It’s apparently a big week for huge apartment conversions. Just yesterday, we told you about a presentation for the old Mt. Sinai hospital at 4th and Reed. Now comes word that the former paint brush factory at 12th and Jackson could also be headed for redevelopment.
The Lower Moyamensing Civic Association is hearing a presentation Dec. 18 for preliminary plans to convert the factory into 172 market-rate apartments.
Developer Tony Rufo bought the building in 2007 for $2.5 million, according to city records. This rendering, however, came from the website of Killian Properties, which doesn’t mention the connection to Rufo, so we assume they are the designer. Rufo, which completed the conversion of Hawthorne School at 12th and Fitzwater, will give the presentation, says the LoMo civic.
Killian’s website says the project will be “loft-style condominiums, with parking. Prices under 300.00 a foot.”
The meeting will be Wednesday, Dec. 18, at 6:30 p.m. in the Methodist Hospital’s Morgan Conference Room.
UPDATE: We got word from Rebecca Swanson, spokeswoman for the city Department of Licenses and Inspections, that L&I has been after Rufo for a couple years to compel him to get to work on it. After the Vacant Property Strategy (doors and windows violations) was implemented in September 2011, L&I went after him, she said.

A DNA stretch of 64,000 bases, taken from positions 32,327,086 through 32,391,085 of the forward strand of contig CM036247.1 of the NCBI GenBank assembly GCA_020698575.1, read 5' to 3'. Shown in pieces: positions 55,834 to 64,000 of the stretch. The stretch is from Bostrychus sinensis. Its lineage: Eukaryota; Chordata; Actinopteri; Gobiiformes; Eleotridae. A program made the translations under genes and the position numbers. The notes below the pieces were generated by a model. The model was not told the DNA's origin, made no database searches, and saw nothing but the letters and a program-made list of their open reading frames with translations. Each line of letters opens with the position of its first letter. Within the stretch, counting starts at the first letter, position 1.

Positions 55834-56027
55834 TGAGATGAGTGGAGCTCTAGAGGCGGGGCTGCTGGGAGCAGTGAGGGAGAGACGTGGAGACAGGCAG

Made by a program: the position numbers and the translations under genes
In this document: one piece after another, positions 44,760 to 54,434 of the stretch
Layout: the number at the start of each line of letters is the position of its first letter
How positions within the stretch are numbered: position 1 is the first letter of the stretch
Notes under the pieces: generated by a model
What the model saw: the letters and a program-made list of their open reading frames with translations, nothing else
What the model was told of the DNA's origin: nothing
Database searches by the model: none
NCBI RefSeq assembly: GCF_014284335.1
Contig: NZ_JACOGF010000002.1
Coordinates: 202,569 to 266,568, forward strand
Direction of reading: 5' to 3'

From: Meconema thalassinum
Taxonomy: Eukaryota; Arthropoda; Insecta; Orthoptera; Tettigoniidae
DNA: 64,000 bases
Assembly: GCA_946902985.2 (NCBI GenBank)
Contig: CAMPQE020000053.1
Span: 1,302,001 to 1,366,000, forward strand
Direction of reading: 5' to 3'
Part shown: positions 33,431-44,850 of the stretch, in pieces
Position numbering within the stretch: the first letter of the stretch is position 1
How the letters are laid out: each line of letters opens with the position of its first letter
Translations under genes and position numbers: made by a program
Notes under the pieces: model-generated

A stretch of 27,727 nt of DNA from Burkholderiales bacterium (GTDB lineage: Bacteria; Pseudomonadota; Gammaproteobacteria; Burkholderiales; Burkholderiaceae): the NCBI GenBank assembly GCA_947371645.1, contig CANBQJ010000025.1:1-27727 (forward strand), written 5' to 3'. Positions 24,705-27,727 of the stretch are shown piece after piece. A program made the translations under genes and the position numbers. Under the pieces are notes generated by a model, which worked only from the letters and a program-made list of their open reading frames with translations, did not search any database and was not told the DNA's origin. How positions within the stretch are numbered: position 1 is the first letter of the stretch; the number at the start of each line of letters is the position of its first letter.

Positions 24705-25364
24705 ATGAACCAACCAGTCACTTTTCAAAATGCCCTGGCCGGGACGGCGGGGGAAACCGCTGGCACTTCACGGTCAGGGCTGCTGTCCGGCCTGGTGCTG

“L&I cited the property for having hundreds of boarded or missing windows in violation of the ‘doors and windows’ ordinance (which authorizes our Blight Court to impose a fine of up to $300 per day per opening),” she said in an email. “The owner, TR-Jackson (one of the limited partnerships owned by Mr. Rufo), appealed this violation to the L&I Review Board, stating that it would be a ‘hardship’ to put in the windows. Since that time, L&I and the Law Department has worked with Mr. Rufo and his attorney to get this building – and many other properties owned by Mr. Rufo that are in violation of the doors and windows ordinance – brought into compliance.
“Part of this included an agreement that Mr. Rufo would develop the 1201 Jackson property promptly, or would be brought back into Blight Court to face those potential high-dollar fines.
“We find that in certain situations these type of agreements, with the threat of high-dollar fines for noncompliance attached, can be more effective in getting a vacant property rehabbed and occupied than just asking the court to impose a fine,” she said. “We are pleased that Mr. Rufo has made good on our agreement and are encouraged that this blighted building will soon be put back into productive use. Of course, TR-Jackson will have to pay all back taxes on the property in order to apply for a zoning permit when the time comes.”
Looks like a win for the city and the neighborhood. Now he just has to actually follow through on the plans.